I used to be fairly extroverted. Social interactions never caused me much anxiety, and I looked forward to meeting new people, learning about others, and just conversing. Since losing Brady, that all has changed. I had never experienced social anxiety, and now I do.
My therapist has suggested that I might be more of an ambivert now – not an introvert or an extrovert, but an individual with a balance of both features. I certainly don’t always want to withdraw, but I don’t want to be around people all the time, either.
These days, I find myself doing a ridiculous amount of prep work before I socialize. I wonder sometimes what I used to talk to people about. What did I have in common with others? How did I converse so easily? Now, it feels overwhelmingly difficult to find common ground at times.
In preparation for a party, I recently brainstormed small talk topics I could bring up, if conversation were to lull:
- Do you like E.R.? (Or maybe “favorite TV shows” is more appropriate)
In addition to my small talk list, there always needs to be an exit strategy. How will I quickly get myself out of the social situation if
I start crying uncontrollably things get awkward.
Recently, my husband and I went to a party at one of his friends’ houses. The night prior, I cried about how nervous I was and tried to make an exit plan with him. My husband challenged me “maybe you shouldn’t have to have an exit plan, and you should just go into it with the mindset that everything will be fine.” “Okay, I’m doing it!” I said. Might as well, I’d tried many other things to (unsuccessfully) kick my newfound social awkwardness. This particular social outing was an especially big commitment, since this friend lives about 40 minutes away, and my husband was going to have a few drinks. I’d be the driver, and I didn’t want to be the reason he’d cut a fun night short.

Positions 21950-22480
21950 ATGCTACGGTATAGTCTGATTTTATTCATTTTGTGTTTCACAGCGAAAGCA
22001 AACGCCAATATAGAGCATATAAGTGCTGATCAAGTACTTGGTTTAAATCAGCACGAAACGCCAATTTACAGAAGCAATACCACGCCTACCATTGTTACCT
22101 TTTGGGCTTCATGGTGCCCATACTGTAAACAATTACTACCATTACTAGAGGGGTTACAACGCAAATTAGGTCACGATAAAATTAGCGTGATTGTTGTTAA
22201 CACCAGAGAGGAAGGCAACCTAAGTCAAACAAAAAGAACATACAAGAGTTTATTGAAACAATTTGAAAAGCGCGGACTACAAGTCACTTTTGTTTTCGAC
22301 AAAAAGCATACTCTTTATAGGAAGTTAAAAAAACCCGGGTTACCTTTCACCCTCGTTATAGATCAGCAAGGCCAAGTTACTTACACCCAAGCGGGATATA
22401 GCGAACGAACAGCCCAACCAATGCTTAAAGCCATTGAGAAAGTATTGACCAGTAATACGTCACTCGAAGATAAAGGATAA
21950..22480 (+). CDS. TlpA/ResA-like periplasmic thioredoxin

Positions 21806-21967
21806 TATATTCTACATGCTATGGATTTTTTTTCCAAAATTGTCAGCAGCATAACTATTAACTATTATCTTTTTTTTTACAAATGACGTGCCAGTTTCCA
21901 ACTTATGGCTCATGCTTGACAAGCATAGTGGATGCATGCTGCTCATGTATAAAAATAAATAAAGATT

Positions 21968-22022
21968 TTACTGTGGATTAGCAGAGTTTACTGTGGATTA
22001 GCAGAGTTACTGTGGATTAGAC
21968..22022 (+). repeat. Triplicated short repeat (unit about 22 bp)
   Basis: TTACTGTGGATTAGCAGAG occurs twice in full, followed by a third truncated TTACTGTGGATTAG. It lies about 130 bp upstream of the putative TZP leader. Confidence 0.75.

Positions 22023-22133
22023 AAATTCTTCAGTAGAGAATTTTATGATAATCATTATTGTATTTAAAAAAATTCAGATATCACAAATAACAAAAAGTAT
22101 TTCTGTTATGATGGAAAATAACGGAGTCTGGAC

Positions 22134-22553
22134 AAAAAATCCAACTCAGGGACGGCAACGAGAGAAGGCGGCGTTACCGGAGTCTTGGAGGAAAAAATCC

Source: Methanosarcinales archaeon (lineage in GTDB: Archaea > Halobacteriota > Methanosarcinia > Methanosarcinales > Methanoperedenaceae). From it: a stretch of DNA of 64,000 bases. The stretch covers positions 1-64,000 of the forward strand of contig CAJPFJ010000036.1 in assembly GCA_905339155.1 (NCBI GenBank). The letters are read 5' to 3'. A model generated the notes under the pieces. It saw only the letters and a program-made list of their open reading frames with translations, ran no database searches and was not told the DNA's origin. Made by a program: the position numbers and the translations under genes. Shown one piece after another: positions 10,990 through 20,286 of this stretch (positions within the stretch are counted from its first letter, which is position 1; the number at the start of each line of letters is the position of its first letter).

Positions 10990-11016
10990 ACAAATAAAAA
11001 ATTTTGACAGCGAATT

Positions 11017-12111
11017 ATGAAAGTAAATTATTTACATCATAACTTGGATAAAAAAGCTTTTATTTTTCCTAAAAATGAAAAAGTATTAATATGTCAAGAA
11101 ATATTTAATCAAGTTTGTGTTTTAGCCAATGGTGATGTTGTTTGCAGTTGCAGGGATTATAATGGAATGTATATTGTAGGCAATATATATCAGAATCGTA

Thankfully, I didn’t need my small talk list, or an exit strategy. I still had successful social interactions. It ended up being a really fun night!
I came into my next appointment with my therapist feeling pretty proud of myself. She said that when you are experiencing social anxiety, what you should do is the exact opposite of what you feel like doing. If you want to withdraw and stay home, you should instead go out and interact with others (and hanging out next to the chip bowl doesn’t count). I didn’t know it at the time, but I had done something skillful.
I won’t say that I’m magically healed of my social anxiety. I’m still steadfast in my ambivert-ness, but it did feel really good to get my first successful social interaction under my belt. One of my biggest fears has been that I won’t be able to get any of the “old me” back. While this interaction probably didn’t seem like much to most, it was the first glimmer I could see of some of my old (fun!) traits returning.